Who was Guru Nanak?
Guru Nanak Says, ‘He who has no faith in himself can never have faith in God’.
Guru Nanak Devji
Guru Nanak Devji (Guru Nanak) is the first of the ten Sikh Gurus. Sikhs believe that all subsequent Gurus possessed Guru Nanak’s divinity and religious authority. Guru Nanak, the first Guru, and Guru Gobind Singh, the tenth Guru, continue to feature prominently in Sikhs’ experience of their religion. He is also known as Nanak Dev Ji, Baba Nanak and Nanak Shah. He was philosopher, Yogi, Religious reformer, Social reformer and Poet. He is said to have traveled far and wide across Asia. He preached the people that the god is one, Ek Omkar.
Birthday of Guru Parv is celebrated worldwide as Guru Parv. In the year 2020, 551st Guru Parv has been celebrated. Guru Nanakji was born in 1469 in Talwandi village near Lahor, Pakistan. His parents were Hindu, Mehta Kalu & Mata Tripta, and had one older sister, named Nanki. As a child, Nanak went on to astound many with his intelligence and his interest towards divine subjects.
History of Guru Nanak Dev
At age of seven, Nanak astonished his teacher by describing the implicit symbolism of Alaf, the first letter, resembling the mathematical version of one, as denoting the unity or oneness of God. According to the Sikh religion, one day he was bathing in the river and disappeared for three days in the forest. His family members were very worried as they had thought he died. When he returned, he looked like a man possessed and did not utter a word. When he finally spoke, he said, “There is no Hindu and no Muslim.” These words were the beginning of his teachings which would culminate in the formation of a new religion.
Preaching of Guru Nanak
Nanak then came to be known as Guru Nanakji (teacher) as he travelled far and wide to spread his teachings. In 1496, although married with two sons, Nanakji set out on a set of spiritual journeys by foot visiting many pilgrimage sites India, Tibet and S. Arabia that lasted nearly 30 years, accompanied with his faithful follower, Bhai Mardana, a Muslim. He took up the noblest principles of Hinduism & Islam to form a new way of thinking. His main message was that through love, devotion and purity of heart one can attain the grace of God.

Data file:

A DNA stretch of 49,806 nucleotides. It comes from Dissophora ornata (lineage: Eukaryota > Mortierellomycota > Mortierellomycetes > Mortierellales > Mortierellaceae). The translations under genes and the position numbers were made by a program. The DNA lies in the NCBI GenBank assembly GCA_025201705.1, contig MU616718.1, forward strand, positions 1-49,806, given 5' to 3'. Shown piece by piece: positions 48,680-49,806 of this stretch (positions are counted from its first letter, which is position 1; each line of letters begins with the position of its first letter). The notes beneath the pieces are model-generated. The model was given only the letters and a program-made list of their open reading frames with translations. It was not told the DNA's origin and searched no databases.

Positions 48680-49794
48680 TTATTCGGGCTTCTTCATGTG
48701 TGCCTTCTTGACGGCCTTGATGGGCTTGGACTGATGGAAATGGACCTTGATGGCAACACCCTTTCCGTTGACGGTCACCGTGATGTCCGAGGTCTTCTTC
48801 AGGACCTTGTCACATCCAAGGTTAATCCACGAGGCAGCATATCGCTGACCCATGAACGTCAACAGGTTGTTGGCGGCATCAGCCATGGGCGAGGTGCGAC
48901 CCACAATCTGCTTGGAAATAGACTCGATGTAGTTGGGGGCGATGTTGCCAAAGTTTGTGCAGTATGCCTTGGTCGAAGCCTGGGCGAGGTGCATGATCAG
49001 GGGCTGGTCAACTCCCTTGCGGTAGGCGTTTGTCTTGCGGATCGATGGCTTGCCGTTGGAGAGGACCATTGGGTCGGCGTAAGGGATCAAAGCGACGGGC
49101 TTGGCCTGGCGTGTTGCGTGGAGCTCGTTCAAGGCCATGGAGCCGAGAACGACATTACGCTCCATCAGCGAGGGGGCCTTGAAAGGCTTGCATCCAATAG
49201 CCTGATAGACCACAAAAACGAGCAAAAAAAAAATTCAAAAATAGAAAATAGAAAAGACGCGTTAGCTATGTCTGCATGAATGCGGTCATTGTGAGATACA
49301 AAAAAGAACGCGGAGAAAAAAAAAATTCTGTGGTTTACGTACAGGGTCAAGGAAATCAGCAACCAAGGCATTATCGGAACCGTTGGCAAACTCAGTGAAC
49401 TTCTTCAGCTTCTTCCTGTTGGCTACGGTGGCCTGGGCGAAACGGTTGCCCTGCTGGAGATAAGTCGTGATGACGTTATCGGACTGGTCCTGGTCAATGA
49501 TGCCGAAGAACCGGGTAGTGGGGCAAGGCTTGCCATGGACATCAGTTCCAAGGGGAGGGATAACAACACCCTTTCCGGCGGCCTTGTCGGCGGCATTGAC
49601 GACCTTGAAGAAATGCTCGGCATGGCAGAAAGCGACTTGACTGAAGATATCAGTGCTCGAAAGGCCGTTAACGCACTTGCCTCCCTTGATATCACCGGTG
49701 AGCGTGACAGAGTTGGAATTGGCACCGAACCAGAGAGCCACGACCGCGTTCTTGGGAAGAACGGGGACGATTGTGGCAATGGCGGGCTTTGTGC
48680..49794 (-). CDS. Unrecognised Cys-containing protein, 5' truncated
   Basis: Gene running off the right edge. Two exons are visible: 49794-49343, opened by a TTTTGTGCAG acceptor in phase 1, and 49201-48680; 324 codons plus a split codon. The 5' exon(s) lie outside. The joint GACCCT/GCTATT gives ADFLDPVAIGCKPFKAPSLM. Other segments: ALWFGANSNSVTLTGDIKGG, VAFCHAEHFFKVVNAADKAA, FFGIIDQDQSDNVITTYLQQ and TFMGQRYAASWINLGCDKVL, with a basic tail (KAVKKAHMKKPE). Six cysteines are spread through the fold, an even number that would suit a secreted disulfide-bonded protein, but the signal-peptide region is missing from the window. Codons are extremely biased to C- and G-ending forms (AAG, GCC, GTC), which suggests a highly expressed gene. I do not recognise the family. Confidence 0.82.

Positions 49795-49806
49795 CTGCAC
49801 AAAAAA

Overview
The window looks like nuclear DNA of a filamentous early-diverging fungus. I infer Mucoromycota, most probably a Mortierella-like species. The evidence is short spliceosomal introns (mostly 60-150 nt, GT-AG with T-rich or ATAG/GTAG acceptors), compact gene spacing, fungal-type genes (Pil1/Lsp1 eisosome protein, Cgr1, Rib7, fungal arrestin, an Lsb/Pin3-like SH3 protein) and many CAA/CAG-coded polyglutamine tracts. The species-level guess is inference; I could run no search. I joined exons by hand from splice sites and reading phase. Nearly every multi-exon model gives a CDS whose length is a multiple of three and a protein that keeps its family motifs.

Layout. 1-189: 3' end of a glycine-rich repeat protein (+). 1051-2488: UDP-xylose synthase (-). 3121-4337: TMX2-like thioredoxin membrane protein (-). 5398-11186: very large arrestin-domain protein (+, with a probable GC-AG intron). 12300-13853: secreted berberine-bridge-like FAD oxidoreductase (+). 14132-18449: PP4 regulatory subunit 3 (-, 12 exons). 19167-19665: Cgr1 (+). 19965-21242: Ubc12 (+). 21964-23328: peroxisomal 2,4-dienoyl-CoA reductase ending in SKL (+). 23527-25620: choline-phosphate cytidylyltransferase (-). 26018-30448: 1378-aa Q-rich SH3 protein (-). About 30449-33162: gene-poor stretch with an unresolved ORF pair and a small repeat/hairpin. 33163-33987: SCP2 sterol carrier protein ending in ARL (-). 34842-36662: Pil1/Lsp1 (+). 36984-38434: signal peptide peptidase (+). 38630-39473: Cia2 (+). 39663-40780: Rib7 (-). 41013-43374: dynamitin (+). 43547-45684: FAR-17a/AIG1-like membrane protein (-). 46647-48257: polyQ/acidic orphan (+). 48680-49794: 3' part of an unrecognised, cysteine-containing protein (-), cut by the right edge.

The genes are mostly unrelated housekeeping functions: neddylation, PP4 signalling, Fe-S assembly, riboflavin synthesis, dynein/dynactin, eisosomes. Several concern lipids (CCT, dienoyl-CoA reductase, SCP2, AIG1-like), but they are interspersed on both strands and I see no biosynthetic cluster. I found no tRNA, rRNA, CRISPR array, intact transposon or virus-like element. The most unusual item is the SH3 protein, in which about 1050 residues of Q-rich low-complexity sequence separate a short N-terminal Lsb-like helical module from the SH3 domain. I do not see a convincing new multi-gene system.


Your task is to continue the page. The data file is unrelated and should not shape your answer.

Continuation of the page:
He advocated four core principles for Sikhs:
- Naam japna: meditating on God’s name
- Kirat karna: earning an honest living
- Vand Chakna: selflessness & sharing with others
- Including Sewa: service to humanity
This is evident in langar, which are open kitchens, where everyone is fed, regardless of wealth, caste or race.
He also advocated:
- Equality: considered everyone to be equal, regardless of gender, caste , race, religion or financial status
- Respect for women.
- Denounced the caste system
- Remove superstition &worship of idols
- Never succumb to oppression. He said with courageous actions, one can overcome any oppression.
- The Music heals: Nankji believed music is the language of the soul. He encouraged Kirtan, which is a way one can sense God.
Nanak’s chief aim was to bring about religious harmony and peaceful co-existence and although he never aimed at starting a new separate religion he ultimately became the founder of Sikhism.
Guru Nanak Dev Ji left for his heavenly abode in Kartarpur at the age of 70. It is claimed that Hindus, Muslims & Sikhs fought to pay their final rights according to their traditions. In the end a sheet was put on the body and the next day only the sheet was left. Hindus and Sikhs cremated half of the sheet and the other half was buried by the Muslims according to their customs.
His teachings, together with five other gurus were immortalized in the form of 974 hymns, which came to be known as ‘Guru Granth Sahib,’ the holy text of Sikhism which were compiled by the fifth Guru, Arjanji.
It was during the time of later Gurus that the followers of Nanak began to be known as Sikhs – a distinct religious unit.
The last Guru, Gobind Singhji, transformed Sikhism into a military mission due to religious persecutions of Hindus by the Mughal emperor, Aurangzeb.